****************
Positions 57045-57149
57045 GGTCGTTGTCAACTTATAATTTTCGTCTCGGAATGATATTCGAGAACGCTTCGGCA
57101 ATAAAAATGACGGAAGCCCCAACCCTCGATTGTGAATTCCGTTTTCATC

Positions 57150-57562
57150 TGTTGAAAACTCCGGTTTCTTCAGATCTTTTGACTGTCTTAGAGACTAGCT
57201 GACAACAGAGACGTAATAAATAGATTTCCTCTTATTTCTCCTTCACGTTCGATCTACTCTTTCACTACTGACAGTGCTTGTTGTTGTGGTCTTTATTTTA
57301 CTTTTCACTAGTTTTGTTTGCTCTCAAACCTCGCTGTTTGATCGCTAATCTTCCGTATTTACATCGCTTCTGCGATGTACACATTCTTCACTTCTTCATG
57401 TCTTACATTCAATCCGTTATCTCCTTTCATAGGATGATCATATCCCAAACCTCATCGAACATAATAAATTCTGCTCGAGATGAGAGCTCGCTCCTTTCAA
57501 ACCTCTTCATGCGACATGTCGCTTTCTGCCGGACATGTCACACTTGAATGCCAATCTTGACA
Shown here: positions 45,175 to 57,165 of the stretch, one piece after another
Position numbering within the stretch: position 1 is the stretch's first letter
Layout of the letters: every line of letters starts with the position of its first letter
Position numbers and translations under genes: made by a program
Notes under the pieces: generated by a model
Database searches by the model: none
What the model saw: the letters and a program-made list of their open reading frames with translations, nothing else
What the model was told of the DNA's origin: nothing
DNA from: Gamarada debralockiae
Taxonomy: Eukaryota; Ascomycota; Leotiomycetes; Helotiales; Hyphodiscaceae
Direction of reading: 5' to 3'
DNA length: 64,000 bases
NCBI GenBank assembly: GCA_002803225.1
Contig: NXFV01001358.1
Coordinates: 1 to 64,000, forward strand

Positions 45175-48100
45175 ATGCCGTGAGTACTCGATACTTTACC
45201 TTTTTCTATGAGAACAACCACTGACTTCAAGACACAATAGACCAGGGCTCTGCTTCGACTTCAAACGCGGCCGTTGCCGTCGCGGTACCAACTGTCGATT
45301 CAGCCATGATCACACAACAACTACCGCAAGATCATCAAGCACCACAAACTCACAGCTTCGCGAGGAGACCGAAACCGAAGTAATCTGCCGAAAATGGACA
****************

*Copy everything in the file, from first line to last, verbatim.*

Positions 57045-57149
57045 GGTCGTTGTCAACTTATAATTTTCGTCTCGGAATGATATTCGAGAACGCTTCGGCA
57101 ATAAAAATGACGGAAGCCCCAACCCTCGATTGTGAATTCCGTTTTCATC

Positions 57150-57562
57150 TGTTGAAAACTCCGGTTTCTTCAGATCTTTTGACTGTCTTAGAGACTAGCT
57201 GACAACAGAGACGTAATAAATAGATTTCCTCTTATTTCTCCTTCACGTTCGATCTACTCTTTCACTACTGACAGTGCTTGTTGTTGTGGTCTTTATTTTA
57301 CTTTTCACTAGTTTTGTTTGCTCTCAAACCTCGCTGTTTGATCGCTAATCTTCCGTATTTACATCGCTTCTGCGATGTACACATTCTTCACTTCTTCATG
57401 TCTTACATTCAATCCGTTATCTCCTTTCATAGGATGATCATATCCCAAACCTCATCGAACATAATAAATTCTGCTCGAGATGAGAGCTCGCTCCTTTCAA
57501 ACCTCTTCATGCGACATGTCGCTTTCTGCCGGACATGTCACACTTGAATGCCAATCTTGACA
Shown here: positions 45,175 to 57,165 of the stretch, one piece after another
Position numbering within the stretch: position 1 is the stretch's first letter
Layout of the letters: every line of letters starts with the position of its first letter
Position numbers and translations under genes: made by a program
Notes under the pieces: generated by a model
Database searches by the model: none
What the model saw: the letters and a program-made list of their open reading frames with translations, nothing else
What the model was told of the DNA's origin: nothing
DNA from: Gamarada debralockiae
Taxonomy: Eukaryota; Ascomycota; Leotiomycetes; Helotiales; Hyphodiscaceae
Direction of reading: 5' to 3'
DNA length: 64,000 bases
NCBI GenBank assembly: GCA_002803225.1
Contig: NXFV01001358.1
Coordinates: 1 to 64,000, forward strand

Positions 45175-48100
45175 ATGCCGTGAGTACTCGATACTTTACC
45201 TTTTTCTATGAGAACAACCACTGACTTCAAGACACAATAGACCAGGGCTCTGCTTCGACTTCAAACGCGGCCGTTGCCGTCGCGGTACCAACTGTCGATT
45301 CAGCCATGATCACACAACAACTACCGCAAGATCATCAAGCACCACAAACTCACAGCTTCGCGAGGAGACCGAAACCGAAGTAATCTGCCGAAAATGGACA